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Meiofaunal distributions on the Peru margin: relationship to oxygen and organic matter availability
Neira, C.; Sellanes, J.; Levin, L.A.; Arntz, W.E. (2001). Meiofaunal distributions on the Peru margin: relationship to oxygen and organic matter availability. Deep-Sea Res., Part 1, Oceanogr. Res. Pap. 48: 2453-2472
In: Deep-Sea Research, Part I. Oceanographic Research Papers. Elsevier: Oxford. ISSN 0967-0637, more
Peer reviewed article  

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Keyword
    Marine

Authors  Top 
  • Neira, C.
  • Sellanes, J.
  • Levin, L.A.
  • Arntz, W.E.

Abstract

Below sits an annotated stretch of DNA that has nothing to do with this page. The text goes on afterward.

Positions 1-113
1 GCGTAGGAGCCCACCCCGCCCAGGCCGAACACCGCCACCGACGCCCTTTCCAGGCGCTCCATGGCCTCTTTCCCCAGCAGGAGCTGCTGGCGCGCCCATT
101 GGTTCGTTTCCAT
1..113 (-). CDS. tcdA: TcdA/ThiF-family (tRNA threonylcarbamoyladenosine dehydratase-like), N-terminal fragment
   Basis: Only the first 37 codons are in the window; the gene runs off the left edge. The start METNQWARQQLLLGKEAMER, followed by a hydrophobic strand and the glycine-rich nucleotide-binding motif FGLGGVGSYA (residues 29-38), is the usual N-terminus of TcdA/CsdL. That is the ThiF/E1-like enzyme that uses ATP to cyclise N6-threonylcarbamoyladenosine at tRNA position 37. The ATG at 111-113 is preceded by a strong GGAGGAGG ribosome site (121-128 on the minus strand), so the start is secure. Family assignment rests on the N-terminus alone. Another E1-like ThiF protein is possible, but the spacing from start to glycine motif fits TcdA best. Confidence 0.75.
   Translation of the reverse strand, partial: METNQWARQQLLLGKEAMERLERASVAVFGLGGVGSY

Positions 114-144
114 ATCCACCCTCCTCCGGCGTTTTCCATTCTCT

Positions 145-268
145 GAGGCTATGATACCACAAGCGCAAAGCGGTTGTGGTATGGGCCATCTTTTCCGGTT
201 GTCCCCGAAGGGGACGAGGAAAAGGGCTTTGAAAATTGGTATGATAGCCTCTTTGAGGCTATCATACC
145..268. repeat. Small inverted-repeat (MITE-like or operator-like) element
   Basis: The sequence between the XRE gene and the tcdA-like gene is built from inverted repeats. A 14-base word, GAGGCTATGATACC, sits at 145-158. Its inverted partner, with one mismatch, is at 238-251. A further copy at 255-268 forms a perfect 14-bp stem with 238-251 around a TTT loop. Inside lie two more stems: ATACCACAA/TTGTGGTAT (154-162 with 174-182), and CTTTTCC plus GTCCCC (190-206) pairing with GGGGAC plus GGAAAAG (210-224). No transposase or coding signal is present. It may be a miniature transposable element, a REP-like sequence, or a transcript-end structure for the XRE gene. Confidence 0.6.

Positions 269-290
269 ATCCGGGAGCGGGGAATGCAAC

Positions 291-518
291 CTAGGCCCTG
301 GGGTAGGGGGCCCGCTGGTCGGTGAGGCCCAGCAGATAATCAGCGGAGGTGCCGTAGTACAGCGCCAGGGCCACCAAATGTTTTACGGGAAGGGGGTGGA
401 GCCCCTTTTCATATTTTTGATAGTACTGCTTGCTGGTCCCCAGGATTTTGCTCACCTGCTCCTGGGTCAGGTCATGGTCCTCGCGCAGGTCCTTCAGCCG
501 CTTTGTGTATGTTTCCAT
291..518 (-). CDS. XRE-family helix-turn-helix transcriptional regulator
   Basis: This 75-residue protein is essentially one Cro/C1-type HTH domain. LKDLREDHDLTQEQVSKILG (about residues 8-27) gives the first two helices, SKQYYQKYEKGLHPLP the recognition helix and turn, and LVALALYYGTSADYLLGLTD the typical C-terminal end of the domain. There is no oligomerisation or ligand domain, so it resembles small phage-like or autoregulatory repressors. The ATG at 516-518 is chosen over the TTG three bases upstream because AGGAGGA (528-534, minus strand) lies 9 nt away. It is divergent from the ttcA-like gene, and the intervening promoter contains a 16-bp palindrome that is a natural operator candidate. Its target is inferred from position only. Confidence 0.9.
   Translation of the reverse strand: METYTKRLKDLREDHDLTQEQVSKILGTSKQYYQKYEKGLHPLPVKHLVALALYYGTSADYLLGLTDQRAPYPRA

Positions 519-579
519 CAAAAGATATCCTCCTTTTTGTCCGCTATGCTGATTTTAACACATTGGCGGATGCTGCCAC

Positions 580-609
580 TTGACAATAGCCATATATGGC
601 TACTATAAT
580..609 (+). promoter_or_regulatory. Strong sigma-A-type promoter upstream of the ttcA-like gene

A quantitative study of metazoan meiofauna was carried out on bathyal sediments (305, 562, 830 and 1210 m) along a transect within and beneath the oxygen minimum zone (OMZ) in the southeastern Paciffic off Callao, Peru (12°S). Meiobenthos densities ranged from 1517 (upper slope, middle of OMZ) to 440 - 548 ind.10 cm2 (lower slope stations, beneath the OMZ). Nematodes were the numerically dominant meiofaunal taxon at every station, followed by copepods and nauplii. Increasing bottom-water oxygen concentration and decreasing organic matter availability downslope were correlated with observed changes in meiofaunal abundance. The 300-m site, located in the middle of the OMZ, differed signifficantly in meiofaunal abundance, dominance, and in vertical distribution pattern from the deeper sites. At 305 m, nematodes amounted to over 99% of total meiofauna; about 70 %of nematodes were found in the 2 -5 cm interval. At the deeper sites, about 50% were restricted to the top 1 cm. The importance of copepods and nauplii increased consistently with depth, reaching ~ 12% of the total meiofauna at the deepest site. The observation of high nematode abundances at oxygen concentrations < 0.02 ml l1 supports the hypothesis that densities are enhanced by an indirect positive effect of low oxygen involving (a) reduction of predators and competitors and (b) preservation of organic matter leading to high food availability and quality. Food input and quality, represented here by chloroplastic pigment equivalents (CPE) and sedimentary labile organic compounds (protein, carbohydrates and lipids), were strongly, positively correlated with nematode abundance. By way of contrast, oxygen exhibited a strong negative correlation, overriding food availability, with abundance of other meiofauna such as copepods and nauplii. These taxa were absent at the 300-m site. The high correlation of labile organic matter (C-LOM, sum of carbon contents in lipids, proteins and carbohydrates) with CPE (Pearson’s r = 0, 99, p < 0.01) suggests that most of the sedimentary organic material sampled was of phytodetrital origin. The fraction of sediment organic carbon potentially available to benthic heterotrophs, measured as C-LOM/Total organic carbon, was on average 17% at all stations. Thus, a residual, refractory fraction, constitutes the major portion of organic matter at the studied bathyal sites

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